Previous biographies of John F. Kennedy have been based almost entirely on newspaper files and personal recollections. Geoffrey Perret's Jack is both the first comprehensive one-volume biography of JFK and the first account of his life based on the extensive and important documentary record that has finally become available, including Kennedy's personal diaries, hundreds of hours of taped conversations from the White House, recently declassified government documents, extensive family correspondence, and crucial interviews sealed for nearly forty years. The result is a gripping, accurate, and ultimately moving portrait of America's most charismatic president.
Jack provides much-needed context and perspective on Kennedy's bewilderingly complex personality. It offers an even-handed account of the seamy side of his life - orgies and abortions, health and drug problems - along with valuable insights into JFK's truly idealistic and visionary character.
Jack presents a compelling account of the volatile relationship between Kennedy and his wife, including Jackie's attempt to divorce him, move to Hollywood, and become a film star. At the same time Perret explains how, together, they created the Kennedy style.
Jack reveals how the restless, innovative Kennedy was able to overturn more than a hundred years of political tradition, forge the modern political campaign, and, once in the White House, modernize the presidency. His success was so complete that all serious presidential candidates since 1960 have sought to compare themselves to JFK, not challenging his legacy but embracing it.
Jack is filled, too, with numerous revelations, such as the true story behind the lobotomy of JFK's sister Rosemary. And here, for the first time, is a comprehensive account of Kennedy's numerous and varied ailments from childhood on, including his back problems.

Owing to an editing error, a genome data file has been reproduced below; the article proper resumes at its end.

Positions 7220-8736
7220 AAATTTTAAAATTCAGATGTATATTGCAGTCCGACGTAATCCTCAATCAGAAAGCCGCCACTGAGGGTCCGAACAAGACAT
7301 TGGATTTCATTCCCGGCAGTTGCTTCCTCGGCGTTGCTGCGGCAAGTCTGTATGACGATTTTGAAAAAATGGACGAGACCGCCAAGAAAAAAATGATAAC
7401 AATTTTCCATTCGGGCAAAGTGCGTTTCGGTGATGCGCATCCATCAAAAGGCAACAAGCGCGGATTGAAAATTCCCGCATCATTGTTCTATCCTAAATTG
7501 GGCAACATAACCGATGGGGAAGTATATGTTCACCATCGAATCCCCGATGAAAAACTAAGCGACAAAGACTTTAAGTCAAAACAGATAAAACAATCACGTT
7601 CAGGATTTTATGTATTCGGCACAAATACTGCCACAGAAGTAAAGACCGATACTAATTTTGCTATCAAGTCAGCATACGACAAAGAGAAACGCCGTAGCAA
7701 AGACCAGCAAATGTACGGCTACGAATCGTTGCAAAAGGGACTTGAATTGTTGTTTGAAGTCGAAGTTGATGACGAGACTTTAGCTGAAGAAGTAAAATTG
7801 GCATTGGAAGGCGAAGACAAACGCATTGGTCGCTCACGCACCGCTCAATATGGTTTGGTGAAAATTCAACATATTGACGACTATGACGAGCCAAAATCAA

Perret describes how JFK got the two most important decisions of his administration right: his handling of the Cuban missile crisis and his stance on civil rights. As to Vietnam, Kennedy did not believe it was worth fighting for, and in the last months of his presidency he began formulating a secret plan for neutralization and withdrawal - if he won the 1964 election. But that, of course, was not to be: Convinced he would die young, Kennedy foresaw that a violent death would claim him. Throughout his brief time in the White House he was haunted by a vision of a man standing at a window, looking down at him, holding a rifle.
Jack: A Life Like No Other is a book like no other. Here, at last, John F. Kennedy seems to step off the page in all his vitality, charm, and originality.
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|Title of eBook: Jack|
|Release Date: 11-06-2001|
|Allowed Countries (hover)|
|Publisher: Random House Publishing Group|
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Chapter OneQuestion Mark
It is close to noon on May 29, 1917, and uncomfortably cold for the time of year as Dr. Frederick Good drives through Boston to attend Mrs. Joseph P. Kennedy. The streets still glisten from yesterday's thunderstorms and the thermometer shows 48 degrees. Those children born here today will be the first citizens of a new America, for this city, part Anglican and Brahmin, part Irish and Catholic, eternally proud of being the cradle of the American Revolution, is once again at war.
Every one of the big downtown stores has a window display promoting the Liberty Loan, and in Filene's main window stands a full-size replica of the Liberty Bell. A few blocks farther along Washington Street, Gordon's Olympia is showing The British War. Posters outside promise "Thrilling scenes of warfare. Men steeled for battle and death, leaping into action with daring abandon ..."
On Boston Common, red, white and blue bunting shivers at the lampposts, and the Ninth Infantry Regiment has set up a tent for enrolling recruits. Not far from the tent stands the Shepherd store on Tremont Street, with a large sign out front that reads: your old gloves-for the white glove society, every particle of the glove is used to advantage; the larger pieces are sewn together to make windproof waistcoats for soldiers and sailors ... These days, live performances in the theaters along Boylston Street feature a fifteen-minute harangue by pitchmen rousing theatergoers to do their patriotic duty and buy the first issue of the Liberty Loan. A good pitchman can make buying a $50 war bond seem the moral equivalent of going over the top at the front. "Hang...